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Man who fired gun during ‘Repo Games’ quarrel given probation

A Las Vegas man convicted of firing his gun amid a quarrel with a reality TV production crew was ordered to serve five years of probation.

With about 15 people in court to support him Tuesday, Carlos Enrique Barron said the conviction has changed him and “taught me a lot of things.” He asked District Judge James Bixler for “mercy” and “leniency.”

Barron, a 43-year-old former teacher and brother of North Las Vegas city councilman Isaac Barron, was found guilty in January of felony assault with use of a deadly weapon, carrying a concealed weapon and burglary.

Ben Bateman, Barron’s attorney, said “he didn’t go looking for trouble. It showed up on his doorstep.”

Prosecutor Alex Chen acknowledged before the sentencing that Barron “has the tools to succeed at probation,” but argued that Barron, who had no criminal history, also was capable of uncharacteristic behavior.

“When you have a gun, when you’re shooting it randomly at people, the potential of so many people being hurt as we’ve seen in society today simply exists,” Chen said. “Just because he can complete probation, the court shouldn’t automatically give it to him.”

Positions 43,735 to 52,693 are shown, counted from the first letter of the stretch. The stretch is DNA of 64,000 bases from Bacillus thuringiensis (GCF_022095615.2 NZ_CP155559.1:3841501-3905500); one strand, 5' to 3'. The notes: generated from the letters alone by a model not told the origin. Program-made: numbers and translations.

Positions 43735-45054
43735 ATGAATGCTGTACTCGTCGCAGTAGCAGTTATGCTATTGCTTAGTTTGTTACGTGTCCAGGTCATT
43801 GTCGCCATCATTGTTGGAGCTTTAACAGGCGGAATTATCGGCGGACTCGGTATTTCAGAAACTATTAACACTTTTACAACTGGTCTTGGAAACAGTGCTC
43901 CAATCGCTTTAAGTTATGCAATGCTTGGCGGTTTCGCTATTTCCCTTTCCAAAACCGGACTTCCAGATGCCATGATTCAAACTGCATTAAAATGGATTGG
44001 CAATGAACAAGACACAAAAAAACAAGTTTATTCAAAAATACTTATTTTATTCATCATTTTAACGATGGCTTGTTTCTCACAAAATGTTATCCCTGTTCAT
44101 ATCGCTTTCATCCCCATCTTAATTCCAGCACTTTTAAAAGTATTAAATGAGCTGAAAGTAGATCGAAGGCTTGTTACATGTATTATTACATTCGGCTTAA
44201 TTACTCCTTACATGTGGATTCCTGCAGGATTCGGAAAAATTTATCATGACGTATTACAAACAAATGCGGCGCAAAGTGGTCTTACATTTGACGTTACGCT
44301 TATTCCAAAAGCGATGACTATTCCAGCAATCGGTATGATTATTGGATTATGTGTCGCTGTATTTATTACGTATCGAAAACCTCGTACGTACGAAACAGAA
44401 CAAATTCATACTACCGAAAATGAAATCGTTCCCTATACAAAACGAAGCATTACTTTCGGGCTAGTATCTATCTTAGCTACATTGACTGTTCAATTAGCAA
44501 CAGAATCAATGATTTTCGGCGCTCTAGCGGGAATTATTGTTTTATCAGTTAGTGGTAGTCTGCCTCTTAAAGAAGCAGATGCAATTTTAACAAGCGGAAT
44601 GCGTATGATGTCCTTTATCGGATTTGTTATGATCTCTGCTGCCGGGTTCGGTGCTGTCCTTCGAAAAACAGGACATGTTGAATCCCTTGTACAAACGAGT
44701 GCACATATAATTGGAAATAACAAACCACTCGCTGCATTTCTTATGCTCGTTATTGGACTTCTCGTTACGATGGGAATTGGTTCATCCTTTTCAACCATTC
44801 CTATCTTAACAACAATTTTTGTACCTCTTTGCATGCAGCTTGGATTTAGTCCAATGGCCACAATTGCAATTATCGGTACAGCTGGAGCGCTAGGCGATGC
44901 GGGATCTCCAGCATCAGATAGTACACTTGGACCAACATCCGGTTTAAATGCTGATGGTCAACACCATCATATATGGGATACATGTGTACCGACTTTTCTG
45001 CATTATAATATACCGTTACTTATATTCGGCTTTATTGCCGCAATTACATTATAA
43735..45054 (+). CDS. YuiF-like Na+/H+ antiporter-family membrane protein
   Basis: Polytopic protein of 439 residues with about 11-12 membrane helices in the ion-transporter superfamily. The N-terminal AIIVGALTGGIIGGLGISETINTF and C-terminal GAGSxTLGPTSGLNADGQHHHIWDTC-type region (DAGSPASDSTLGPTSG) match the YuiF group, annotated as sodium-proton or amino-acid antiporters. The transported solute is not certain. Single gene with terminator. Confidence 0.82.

In handing down the probation, Bixler ordered Barron to serve at least 90 days in the Clark County Detention Center. That time could be served on the weekends, Bixler said, and did not require Barron to report immediately to jail.

Authorities have said that on the night of April 25, 2011, Barron stepped outside his home in the 2900 block of Vigilante Court, near Azure Avenue and Losee Road, and fired three shots, believing a crew from Spike TV’s “Repo Games” was trying to repossess his vehicle.

At trial, Barron told a jury that he was awoken by an alarm for his Toyota FJ Cruiser, before he walked outside armed with a 9mm Glock handgun. He said he fired only two shots into the air, which conflicted with other testimony.

No one was injured in the shooting.

The crew was actually looking for a different vehicle, but vans from the production were parked in front of Barron’s home.

“This was the perfect storm,” he told Bixler on Tuesday. “It was destiny. … I think I made the right choices, and no one got hurt. I’m glad of that.”

Contact reporter David Ferrara at 702-380-1039 or dferrara@reviewjournal.com. Find him on Twitter: @randompoker.

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